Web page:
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Lars Eklundh


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Tree canopy extent and height change in Europe, 2001–2021, quantified using Landsat data archive


  • Svetlana Turubanova
  • Peter Potapov
  • Matthew C. Hansen
  • Xinyuan Li
  • Alexandra Tyukavina
  • Amy H. Pickens
  • Andres Hernandez-Serna
  • Adrian Pascual Arranz
  • Juan Guerra-Hernandez
  • Cornelius Senf
  • Tuomas Häme
  • Ruben Valbuena
  • Lars Eklundh
  • Olga Brovkina
  • Barbora Navrátilová
  • Jan Novotný
  • Nancy Harris
  • Fred Stolle

Summary, in English

European forests are among the most extensively studied ecosystems in the world, yet there are still debates about their recent dynamics. We modeled the changes in tree canopy height across Europe from 2001 to 2021 using the multidecadal spectral data from the Landsat archive and calibration data from Airborne Laser Scanning (ALS) and spaceborne Global Ecosystem Dynamics Investigation (GEDI) lidars. Annual tree canopy height was modeled using regression tree ensembles and integrated with annual tree canopy removal maps to produce harmonized tree height map time series. From these time series, we derived annual tree canopy extent maps using a ≥ 5 m tree height threshold. The root-mean-square error (RMSE) for both ALS-calibrated and GEDI-calibrated tree canopy height maps was ≤4 m. The user's and producer's accuracies estimated using reference sample data are ≥94% for the tree canopy extent maps and ≥ 80% for the annual tree canopy removal maps. Analyzing the map time series, we found that the European tree canopy extent area increased by nearly 1% overall during the past two decades, with the largest increase observed in Eastern Europe, Southern Europe, and the British Isles. However, after the year 2016, the tree canopy extent in Europe declined. Some regions reduced their tree canopy extent between 2001 and 2021, with the highest reduction observed in Fennoscandia (3.5% net decrease). The continental extent of tall tree canopy forests (≥ 15 m height) decreased by 3% from 2001 to 2021. The recent decline in tree canopy extent agrees with the FAO statistics on timber harvesting intensification and with the increasing extent and severity of natural disturbances. The observed decreasing tree canopy height indicates a reduction in forest carbon storage capacity in Europe.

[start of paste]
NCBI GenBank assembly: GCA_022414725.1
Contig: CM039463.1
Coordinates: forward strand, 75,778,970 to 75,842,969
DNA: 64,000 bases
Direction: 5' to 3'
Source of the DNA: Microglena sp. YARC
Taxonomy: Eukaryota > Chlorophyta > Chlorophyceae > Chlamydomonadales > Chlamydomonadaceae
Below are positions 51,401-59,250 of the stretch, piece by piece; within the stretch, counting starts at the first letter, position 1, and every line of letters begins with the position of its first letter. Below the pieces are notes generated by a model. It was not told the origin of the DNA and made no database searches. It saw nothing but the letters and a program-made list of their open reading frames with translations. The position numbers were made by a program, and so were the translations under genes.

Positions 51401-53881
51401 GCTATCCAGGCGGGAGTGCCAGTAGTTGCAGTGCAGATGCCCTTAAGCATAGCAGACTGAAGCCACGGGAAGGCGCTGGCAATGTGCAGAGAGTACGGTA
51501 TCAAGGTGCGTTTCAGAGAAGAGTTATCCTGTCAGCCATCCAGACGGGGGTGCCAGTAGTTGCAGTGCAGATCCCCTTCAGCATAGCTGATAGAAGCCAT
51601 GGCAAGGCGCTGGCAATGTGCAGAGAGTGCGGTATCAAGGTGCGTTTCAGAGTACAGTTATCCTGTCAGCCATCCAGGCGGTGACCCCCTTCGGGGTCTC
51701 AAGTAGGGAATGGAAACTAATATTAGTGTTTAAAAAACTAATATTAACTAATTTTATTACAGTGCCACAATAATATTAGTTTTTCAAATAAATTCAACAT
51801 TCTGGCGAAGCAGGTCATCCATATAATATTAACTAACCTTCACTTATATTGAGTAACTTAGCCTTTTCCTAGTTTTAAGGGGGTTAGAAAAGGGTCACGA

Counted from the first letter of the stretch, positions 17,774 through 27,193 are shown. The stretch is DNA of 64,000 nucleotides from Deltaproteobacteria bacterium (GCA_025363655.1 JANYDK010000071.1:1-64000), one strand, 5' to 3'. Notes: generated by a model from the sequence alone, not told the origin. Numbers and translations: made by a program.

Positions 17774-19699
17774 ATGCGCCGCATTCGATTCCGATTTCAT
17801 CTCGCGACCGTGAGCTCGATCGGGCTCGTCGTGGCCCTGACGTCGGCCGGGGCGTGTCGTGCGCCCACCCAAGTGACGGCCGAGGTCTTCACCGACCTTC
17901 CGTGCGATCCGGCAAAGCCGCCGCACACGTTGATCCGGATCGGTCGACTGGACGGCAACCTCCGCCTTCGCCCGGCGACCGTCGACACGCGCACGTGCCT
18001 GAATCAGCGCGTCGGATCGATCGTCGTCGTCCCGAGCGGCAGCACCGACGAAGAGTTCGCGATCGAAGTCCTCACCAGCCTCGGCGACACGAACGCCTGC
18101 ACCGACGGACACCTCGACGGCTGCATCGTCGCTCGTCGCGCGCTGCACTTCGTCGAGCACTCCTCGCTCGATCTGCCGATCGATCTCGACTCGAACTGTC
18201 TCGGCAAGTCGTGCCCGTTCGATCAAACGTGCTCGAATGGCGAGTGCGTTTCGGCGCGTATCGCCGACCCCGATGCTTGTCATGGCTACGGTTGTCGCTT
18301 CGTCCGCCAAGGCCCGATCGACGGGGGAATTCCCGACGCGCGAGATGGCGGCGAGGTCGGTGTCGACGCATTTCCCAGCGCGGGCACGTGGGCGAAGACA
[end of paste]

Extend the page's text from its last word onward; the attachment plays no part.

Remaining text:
• Dept of Physical Geography and Ecosystem Science
  • MERGE: ModElling the Regional and Global Earth system
  • BECC: Biodiversity and Ecosystem services in a Changing Climate
  • LU Profile Area: Nature-based future solutions

Publishing year





Remote Sensing of Environment



Document type

Journal article




  • Physical Geography


  • Europe
  • Forest
  • Forest change
  • Landsat
  • Lidar
  • Tree canopy height




  • ISSN: 0034-4257